The Wit and Practicality of the Talmud

By De Toledano, Ralph | Midstream, January 2002 | Go to article overview

The Wit and Practicality of the Talmud


De Toledano, Ralph, Midstream


The yeshiva-bochers have oversold the Talmud. So, by reputation, it is a many-volumed treatise of Godly wisdom, Biblical analysis, religious nit-picking, legal disquisitions, deep mysticism, and a reminder that Heaven is open to all, whatever their religion, if they lead a just life -- a work where only the chachamim can share the insights into Scripture, its meanings, and its consequences. But the Talmud is far more than that. Unlike the Pirkei Avot, the Talmud is also a compendium of observations, advice, and oftentimes ironic or whimsical commentary on daily life and behavior.

"Asparagus," the Talmud tells us, "is good for the heart and the eyes." (Berachot) And: "In nature there are no rectangles." (Nedarim) Continuing on the nutritionist line, the Talmud warns us, "It is forbidden to eat raw vegetables before breakfast" (Berachot), a practice that seems to have eluded modern man. Nutritionists agree with the Talmud, which noted before there were fast-food emporia, that "more people die of over-eating than of undernourishment." (Shabbat) But they would disagree that "Food is better for a man until he is forty; after forty drink is better." (Shabbat) On drink, however, the Talmud is ambivalent. Compare "when wine enters, reason departs" with "where there is no wine, drugs are needed." (Bava Batra) Still, drugs must be shunned and "even if you are sick, avoid taking medicine, if you can." (Pesachim)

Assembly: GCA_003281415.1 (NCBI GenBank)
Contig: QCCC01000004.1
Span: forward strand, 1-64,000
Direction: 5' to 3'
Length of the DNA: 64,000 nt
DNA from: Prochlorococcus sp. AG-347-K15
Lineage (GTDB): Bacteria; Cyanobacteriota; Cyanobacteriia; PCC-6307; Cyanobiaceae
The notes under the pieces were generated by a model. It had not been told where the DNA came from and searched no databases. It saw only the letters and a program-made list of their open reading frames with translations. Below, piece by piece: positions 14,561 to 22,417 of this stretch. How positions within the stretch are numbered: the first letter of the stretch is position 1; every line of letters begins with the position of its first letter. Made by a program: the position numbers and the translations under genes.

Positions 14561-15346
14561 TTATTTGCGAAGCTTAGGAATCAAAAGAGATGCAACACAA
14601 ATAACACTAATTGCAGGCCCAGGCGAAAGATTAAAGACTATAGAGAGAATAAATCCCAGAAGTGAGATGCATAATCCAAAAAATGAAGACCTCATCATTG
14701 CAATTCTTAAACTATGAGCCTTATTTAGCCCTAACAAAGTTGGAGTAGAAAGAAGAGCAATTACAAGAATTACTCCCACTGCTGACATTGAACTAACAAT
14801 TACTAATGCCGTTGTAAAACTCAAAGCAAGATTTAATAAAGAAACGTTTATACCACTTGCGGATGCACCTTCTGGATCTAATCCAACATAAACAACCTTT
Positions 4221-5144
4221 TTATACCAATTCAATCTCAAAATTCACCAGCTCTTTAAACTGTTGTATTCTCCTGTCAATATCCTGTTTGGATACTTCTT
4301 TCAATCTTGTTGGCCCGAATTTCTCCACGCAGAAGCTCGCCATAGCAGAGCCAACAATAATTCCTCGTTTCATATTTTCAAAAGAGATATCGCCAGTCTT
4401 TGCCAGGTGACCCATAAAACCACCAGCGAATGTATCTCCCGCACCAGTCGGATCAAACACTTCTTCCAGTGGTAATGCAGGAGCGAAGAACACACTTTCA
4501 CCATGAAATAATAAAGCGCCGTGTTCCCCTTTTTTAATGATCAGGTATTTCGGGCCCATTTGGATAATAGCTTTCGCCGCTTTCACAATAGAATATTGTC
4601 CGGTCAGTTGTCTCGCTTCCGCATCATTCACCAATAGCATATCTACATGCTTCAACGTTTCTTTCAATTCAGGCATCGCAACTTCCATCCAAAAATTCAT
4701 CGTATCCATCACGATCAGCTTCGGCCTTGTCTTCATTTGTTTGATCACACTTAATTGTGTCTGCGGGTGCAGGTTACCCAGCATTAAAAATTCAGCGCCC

Of sickness: "Everything is in the hands of heaven except fever and chills" and "every ache -- A except headache." (Shabbat) The American Medical Association, moreover, would applaud this adjuration: "A physician who does not take a fee is not worth a fee." (Bava Kamma) Moderation, however, is the key to health and well-being. "A little is good and much is bad in three things: yeast, salt, and hesitation (Berachot).... A little is good and much is bad in eight things: travel, sex, wealth, work, wine, sleep, hot drinks, and medicine." (Gittin)

The Talmud spends much time in discussing the merits of marriage and raising a family. Yet it lists "four things that cause a man to age prematurely: a fright, anger, children, and a bad wife." (Chayye Sarah) And, it ominously adds: "Every man gets the wife he deserves. (Sotah) ... A shrewish wife is like a skin disease ... Give me all evils -- except a bad wife (Shabbat) ... A woman's weapons are always with her." (Yevamot) Marriage, moreover, is not all honeymoon. "When love is strong, we can lie together on the edge of a sword; but when love fades, a bed sixty feet wide is not wide enough." (Yevamot) And of children the Talmud warns, "A man who gives his property to his children during his lifetime buys himself a master." (Bava Metzia)

"It is pleasant to ascend the pulpit, but hard to step down" (Yalkut Shemoni), the Talmud says in its disquisition on man's vanity. "If one man says you are a donkey, pay him no mind, but if two men say it, buy yourself a saddle." (Bereshit Rabbah) And to make the point even clearer: "Man was created on the sixth day. If he becomes vain, remind him that the flea preceded him in Creation." (Sanhedrin)

The Talmudist must have been thinking of rent control when he wrote: "When prosperity comes to my landlord, I do not share it, but when hard times hit him, I also suffer." (Eichah Rabbah) Of commerce: "Once a tradesman has set a price for his goods, it is wrong for him to raise it if he has a chance." (Kiddushin) Moreover, the Talmud says, "Do not offer to sell pearls to those who deal in onions. …

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